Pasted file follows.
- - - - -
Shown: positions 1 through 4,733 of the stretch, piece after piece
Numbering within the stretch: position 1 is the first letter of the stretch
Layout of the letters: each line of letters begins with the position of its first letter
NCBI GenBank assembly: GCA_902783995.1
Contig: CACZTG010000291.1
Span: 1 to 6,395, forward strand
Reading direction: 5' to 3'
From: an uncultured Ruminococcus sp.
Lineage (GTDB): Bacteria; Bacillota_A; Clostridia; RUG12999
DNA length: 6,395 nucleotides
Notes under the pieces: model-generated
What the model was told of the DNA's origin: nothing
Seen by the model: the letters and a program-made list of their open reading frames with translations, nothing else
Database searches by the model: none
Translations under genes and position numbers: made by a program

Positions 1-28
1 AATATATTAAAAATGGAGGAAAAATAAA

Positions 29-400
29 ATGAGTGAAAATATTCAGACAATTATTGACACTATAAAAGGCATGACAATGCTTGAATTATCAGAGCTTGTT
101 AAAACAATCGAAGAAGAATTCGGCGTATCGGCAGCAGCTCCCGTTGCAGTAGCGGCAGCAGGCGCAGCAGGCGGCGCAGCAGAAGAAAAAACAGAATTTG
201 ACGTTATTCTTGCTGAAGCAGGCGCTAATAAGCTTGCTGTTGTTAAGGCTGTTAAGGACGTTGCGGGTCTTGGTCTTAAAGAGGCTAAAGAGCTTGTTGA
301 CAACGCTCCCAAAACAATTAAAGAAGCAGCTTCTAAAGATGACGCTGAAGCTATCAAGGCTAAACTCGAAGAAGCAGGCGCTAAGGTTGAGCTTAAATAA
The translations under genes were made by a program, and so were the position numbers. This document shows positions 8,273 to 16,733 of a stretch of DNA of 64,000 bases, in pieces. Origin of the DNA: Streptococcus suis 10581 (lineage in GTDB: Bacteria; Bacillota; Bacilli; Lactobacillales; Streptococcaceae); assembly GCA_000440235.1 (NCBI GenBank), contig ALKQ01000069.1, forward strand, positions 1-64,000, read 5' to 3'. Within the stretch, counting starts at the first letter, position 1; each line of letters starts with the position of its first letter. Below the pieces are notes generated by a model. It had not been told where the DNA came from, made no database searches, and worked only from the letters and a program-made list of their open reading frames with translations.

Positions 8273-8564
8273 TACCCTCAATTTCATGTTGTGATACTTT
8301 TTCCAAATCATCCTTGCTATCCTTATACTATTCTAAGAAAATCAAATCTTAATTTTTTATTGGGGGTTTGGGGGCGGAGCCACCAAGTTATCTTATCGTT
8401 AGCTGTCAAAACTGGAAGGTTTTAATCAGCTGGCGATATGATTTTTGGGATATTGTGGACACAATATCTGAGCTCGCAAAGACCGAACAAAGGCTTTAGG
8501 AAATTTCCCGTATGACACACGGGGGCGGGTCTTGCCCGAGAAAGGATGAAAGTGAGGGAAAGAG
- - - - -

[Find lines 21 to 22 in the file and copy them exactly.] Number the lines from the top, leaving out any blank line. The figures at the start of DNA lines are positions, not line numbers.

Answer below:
201 ACGTTATTCTTGCTGAAGCAGGCGCTAATAAGCTTGCTGTTGTTAAGGCTGTTAAGGACGTTGCGGGTCTTGGTCTTAAAGAGGCTAAAGAGCTTGTTGA
301 CAACGCTCCCAAAACAATTAAAGAAGCAGCTTCTAAAGATGACGCTGAAGCTATCAAGGCTAAACTCGAAGAAGCAGGCGCTAAGGTTGAGCTTAAATAA